Zipbox® Frequently Asked Questions

What is a Zipbox?

Zipbox is a combined folding carton and resealable pouch. Zipbox employs a resealable pouch instead of traditional flaps to close the top of the container.


Does Zipbox have an inner liner?

No inner liner/bag is needed. Food-grade coatings applied to the carton interior help ensure product freshness.


How does Zipbox keep products fresh?

Zipbox employs carton sealing configurations that have been proven to be effective with a wide range of products over many decades. One approach being offered is the same design used for aseptic beverages; it protects the product and keeps contaminants out. The flexible Zipbox top is sealed to the top of the carton using traditional heat and pressure.


How is the Zipbox manufactured?

Regular folding cartons become Zipboxes after the printed sheets are formed and glued at the box manufacturer’s facility. While still flat, the cartons are run through a machine, design and built by Zip-Pak, that attaches the film/zipper component (Zipflex™). Then, just like traditional cartons, the boxes are bulk packed and shipped to facilities (CPG or contract packager) for cartoning.


How are Zipboxes filled?

Zipbox production at 100 units/minute has been validated on the ITW Hartness International cartoning line. Please visit http://www.them.net/packaging-blog/ to see a video of the Hartness cartoner running 100 Zipboxes/minute.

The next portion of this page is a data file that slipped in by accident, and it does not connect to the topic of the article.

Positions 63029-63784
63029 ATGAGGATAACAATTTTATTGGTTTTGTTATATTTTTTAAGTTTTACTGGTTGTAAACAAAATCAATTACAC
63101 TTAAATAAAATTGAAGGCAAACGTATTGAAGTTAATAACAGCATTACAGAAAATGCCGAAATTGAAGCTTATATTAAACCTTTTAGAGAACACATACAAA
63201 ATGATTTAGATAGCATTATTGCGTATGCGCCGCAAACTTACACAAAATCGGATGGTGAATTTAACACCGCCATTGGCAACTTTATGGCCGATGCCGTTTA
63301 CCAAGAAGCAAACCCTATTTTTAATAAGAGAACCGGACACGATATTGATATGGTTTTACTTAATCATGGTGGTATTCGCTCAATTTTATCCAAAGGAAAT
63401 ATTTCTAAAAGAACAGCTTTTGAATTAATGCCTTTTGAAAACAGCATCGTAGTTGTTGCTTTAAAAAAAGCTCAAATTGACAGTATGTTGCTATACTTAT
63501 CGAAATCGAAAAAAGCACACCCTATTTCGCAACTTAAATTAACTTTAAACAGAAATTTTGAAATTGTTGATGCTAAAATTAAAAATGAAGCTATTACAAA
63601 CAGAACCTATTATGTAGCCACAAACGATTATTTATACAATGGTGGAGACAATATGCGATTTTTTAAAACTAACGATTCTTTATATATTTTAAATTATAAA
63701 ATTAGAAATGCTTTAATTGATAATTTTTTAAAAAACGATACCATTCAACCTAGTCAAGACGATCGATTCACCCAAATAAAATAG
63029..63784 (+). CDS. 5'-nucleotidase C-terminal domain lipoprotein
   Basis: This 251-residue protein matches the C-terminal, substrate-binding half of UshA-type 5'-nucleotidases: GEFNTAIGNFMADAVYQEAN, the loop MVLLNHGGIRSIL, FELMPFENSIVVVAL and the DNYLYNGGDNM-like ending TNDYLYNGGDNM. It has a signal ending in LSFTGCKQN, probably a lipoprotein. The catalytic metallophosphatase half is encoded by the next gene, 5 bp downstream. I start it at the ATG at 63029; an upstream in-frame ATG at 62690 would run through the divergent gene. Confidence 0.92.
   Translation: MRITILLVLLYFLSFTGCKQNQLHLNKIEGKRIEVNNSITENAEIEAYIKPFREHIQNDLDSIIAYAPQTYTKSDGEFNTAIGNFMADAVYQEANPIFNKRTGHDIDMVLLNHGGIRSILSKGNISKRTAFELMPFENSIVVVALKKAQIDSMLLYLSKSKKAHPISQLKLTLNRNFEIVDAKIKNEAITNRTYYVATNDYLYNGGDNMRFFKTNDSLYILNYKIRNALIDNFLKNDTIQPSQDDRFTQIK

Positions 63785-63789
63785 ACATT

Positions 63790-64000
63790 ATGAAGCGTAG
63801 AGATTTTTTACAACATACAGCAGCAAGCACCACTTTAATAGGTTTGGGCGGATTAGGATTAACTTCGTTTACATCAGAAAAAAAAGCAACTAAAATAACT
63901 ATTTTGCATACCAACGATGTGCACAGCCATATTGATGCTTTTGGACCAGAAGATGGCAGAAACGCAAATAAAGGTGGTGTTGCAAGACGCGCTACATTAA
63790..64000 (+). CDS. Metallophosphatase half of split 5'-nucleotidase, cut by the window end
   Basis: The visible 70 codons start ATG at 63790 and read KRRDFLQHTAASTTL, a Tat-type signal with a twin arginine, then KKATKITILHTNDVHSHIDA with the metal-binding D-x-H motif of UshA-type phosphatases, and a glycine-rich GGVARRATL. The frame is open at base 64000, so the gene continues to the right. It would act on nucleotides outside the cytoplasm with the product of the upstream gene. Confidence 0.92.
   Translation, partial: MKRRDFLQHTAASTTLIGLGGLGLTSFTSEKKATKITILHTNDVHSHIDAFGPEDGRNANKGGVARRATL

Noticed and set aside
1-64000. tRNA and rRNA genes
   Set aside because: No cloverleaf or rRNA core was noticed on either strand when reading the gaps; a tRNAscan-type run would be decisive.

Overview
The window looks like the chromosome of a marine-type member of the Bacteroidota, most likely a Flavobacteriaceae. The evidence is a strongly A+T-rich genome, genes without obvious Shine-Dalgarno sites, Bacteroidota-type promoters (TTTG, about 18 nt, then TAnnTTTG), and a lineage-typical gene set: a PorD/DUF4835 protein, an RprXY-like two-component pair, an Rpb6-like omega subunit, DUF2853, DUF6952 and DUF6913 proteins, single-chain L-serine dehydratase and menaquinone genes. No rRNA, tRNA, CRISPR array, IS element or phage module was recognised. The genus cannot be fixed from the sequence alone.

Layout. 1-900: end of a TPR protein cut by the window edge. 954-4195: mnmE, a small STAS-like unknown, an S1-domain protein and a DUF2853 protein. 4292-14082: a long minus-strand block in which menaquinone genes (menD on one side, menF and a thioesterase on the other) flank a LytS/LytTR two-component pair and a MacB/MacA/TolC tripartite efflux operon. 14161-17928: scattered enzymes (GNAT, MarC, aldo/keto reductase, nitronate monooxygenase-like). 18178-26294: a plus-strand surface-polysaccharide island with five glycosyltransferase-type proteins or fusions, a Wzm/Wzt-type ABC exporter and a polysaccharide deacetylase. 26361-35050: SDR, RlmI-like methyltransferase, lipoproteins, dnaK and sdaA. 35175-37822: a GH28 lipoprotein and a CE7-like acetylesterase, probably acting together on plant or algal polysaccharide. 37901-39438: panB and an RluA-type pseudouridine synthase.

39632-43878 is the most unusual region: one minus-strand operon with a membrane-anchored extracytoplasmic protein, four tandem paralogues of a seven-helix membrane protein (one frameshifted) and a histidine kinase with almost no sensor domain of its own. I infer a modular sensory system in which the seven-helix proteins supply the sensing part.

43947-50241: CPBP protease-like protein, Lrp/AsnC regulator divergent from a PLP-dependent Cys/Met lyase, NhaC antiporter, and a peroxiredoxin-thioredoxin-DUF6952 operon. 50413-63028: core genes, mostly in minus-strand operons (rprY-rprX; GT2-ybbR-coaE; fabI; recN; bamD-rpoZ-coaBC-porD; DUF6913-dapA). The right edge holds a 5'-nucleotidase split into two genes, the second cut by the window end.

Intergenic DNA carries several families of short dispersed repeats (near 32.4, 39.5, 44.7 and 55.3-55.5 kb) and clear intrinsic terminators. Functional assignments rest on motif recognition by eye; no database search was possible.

What is required to change Zipbox sizes on the cartoner?

Size changes on the Hartness are “tool-less” and fast.


What kind of barrier properties are attainable with the Zipbox?

Zipbox barrier levels are designed to meet the individual moisture and oxygen requirements for each product application through a variety of standard board and film laminations.


What is the consumer reaction to the Zipbox?

Tests conducted to date have revealed strong, positive consumer response to Zipbox:


  1. 2009 Harris Interactive Online Study:
    • Resealabel
      • “Like that it would be easier to close and stay closed”
      • “Keeps me or kids from spilling”
    • Stores well
      • “Box for stability, zipper for freshness”
      • “I think a good name would be zipbox”
    • Direct fill…
      • Removes inner pack (sustainable)
      • Provides dispensing (convenience)
  2. 2010 Consumer Product Group Studies:
    • In late 2010 two Consumer Product Groups conducted In-Home Use Tests
    • Zipbox was one of several variables tested by consumers.
    • Zipbox rated at or near the top…
      • Easier to use than the control.
      • Compact footprint addresses storage.